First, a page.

It's called an NC (for network computer), and some computer companies sincerely hope you'll buy one. The NC will be cheaper than the PC (personal computer), easier to use, and less powerful.
But don't worry about that. Computer companies have figured out that what America wants to do is not all that complicated desktop-publishing and spreadsheet stuff.
What America really wants is to watch the Internet. Especially the graphical part of the Internet called the World Wide Web.
The NC will be optimized so that you can surf the Web to your heart's content. Turn off "Seinfeld." Tune in on that AT&T home page.
Some of the biggest powerhouses in computing have signed on to this idea. Last week, IBM, Apple, Sun, Netscape, and Oracle announced a set of specifications for the NC and quickly got more than 70 other computing companies to endorse it. They even unveiled a nifty NC logo to be used on a range of new products, from hand-held devices to desktop machines hooked up to a television set.
The idea has merit. Americans are rushing to hook up to the Internet. The biggest subject among computer users these days is not the power of their machine or the size of their hard drive. It's the speed of their modem and the quality of their Web browser (the software that allows users to view the World Wide Web).
Yet, most Americans are left out of the loop. More than 3 out of 5 households don't even own a computer. So last fall, computer companies sensed there might be a huge market for an easy-to-use Internet "viewer" that cost no more than $500 (cheaper than any PC). The NC was born.
To be successful, however, every new invention has to pass the value test. If it's going to cost as much as a nice color TV, the NC will have to offer compelling value to the consumer. Which brings up a key question: Is the Web and the rest of the Internet interesting enough that the average person is going to spend $500 to see it?
Frankly, no. After using the Web a while, I suspect that most people will find that it's a little boring. Don't get me wrong. The Web is a great new way to look up information and conduct business. It could revolutionize everything from ordering CDs to attending school. But on the entertainment meter, it's about on par with running errands and reading the encyclopedia.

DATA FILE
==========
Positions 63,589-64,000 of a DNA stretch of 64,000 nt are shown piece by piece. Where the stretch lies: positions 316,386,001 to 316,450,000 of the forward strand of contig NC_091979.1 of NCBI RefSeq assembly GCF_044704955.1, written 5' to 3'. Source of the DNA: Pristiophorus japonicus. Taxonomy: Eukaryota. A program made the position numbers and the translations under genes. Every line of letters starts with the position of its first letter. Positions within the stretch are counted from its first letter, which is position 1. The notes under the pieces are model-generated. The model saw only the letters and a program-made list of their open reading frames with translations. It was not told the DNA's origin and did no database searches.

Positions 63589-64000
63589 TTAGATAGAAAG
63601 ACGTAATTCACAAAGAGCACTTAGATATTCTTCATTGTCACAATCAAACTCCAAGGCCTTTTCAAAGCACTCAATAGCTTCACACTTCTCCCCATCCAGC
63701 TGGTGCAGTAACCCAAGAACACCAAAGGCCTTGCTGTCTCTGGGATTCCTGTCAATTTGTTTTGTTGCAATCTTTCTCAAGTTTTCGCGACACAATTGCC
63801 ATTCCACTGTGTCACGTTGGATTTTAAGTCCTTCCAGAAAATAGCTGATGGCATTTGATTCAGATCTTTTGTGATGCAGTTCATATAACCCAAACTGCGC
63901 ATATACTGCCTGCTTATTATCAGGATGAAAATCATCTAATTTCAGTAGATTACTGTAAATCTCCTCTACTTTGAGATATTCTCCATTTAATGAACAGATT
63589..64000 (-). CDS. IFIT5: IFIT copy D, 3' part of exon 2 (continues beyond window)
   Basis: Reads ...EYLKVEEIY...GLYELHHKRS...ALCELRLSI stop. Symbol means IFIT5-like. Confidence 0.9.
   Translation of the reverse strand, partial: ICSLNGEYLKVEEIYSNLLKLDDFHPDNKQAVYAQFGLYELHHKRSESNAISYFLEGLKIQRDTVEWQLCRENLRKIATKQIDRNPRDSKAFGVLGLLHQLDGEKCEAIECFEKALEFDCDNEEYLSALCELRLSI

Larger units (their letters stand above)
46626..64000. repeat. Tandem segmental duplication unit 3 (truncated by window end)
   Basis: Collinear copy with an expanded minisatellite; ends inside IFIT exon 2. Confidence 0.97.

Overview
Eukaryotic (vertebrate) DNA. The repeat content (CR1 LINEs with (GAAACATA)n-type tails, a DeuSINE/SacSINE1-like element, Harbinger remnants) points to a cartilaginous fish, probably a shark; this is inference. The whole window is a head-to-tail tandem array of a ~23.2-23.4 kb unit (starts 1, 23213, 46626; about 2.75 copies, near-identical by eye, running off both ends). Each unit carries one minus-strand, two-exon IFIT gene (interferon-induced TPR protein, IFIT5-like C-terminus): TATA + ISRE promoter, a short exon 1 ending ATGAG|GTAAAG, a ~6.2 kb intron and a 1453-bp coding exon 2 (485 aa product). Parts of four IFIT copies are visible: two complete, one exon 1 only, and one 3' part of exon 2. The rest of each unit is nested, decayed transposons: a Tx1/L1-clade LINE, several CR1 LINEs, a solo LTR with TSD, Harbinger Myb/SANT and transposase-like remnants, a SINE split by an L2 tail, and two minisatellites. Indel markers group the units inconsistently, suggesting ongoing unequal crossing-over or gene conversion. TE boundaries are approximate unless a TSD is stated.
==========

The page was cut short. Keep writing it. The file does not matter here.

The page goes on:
Once the initial hype is over, I think most of us will quit surfing the Web and get down to the business of mining it for information. How much one might spend for an information-mining device varies greatly. But I suspect that for most of us, it's substantially less than $500.
Moreover, for a few hundred dollars more, you can buy a fully configured PC that mines the Internet just as well as an NC, but also allows you to do all the normal computing things from publishing newsletters to playing games.
It's this route that many people appear to be taking. According to a survey this month by Computer Intelligence Infocorp, one of the fastest-growing segments of new PC owners is households with incomes between $10,000 and $30,000.
More older Americans - the ones often considered most likely to eschew "complicated" PCs - are also jumping onto the bandwagon. Among households with people 60 or older, 1 in 5 households now has a PC, according to the survey.
The point is, all of us want machines that are cheaper and easier to use than today's personal computers. But the NC is not the answer.
We're still waiting for something better.
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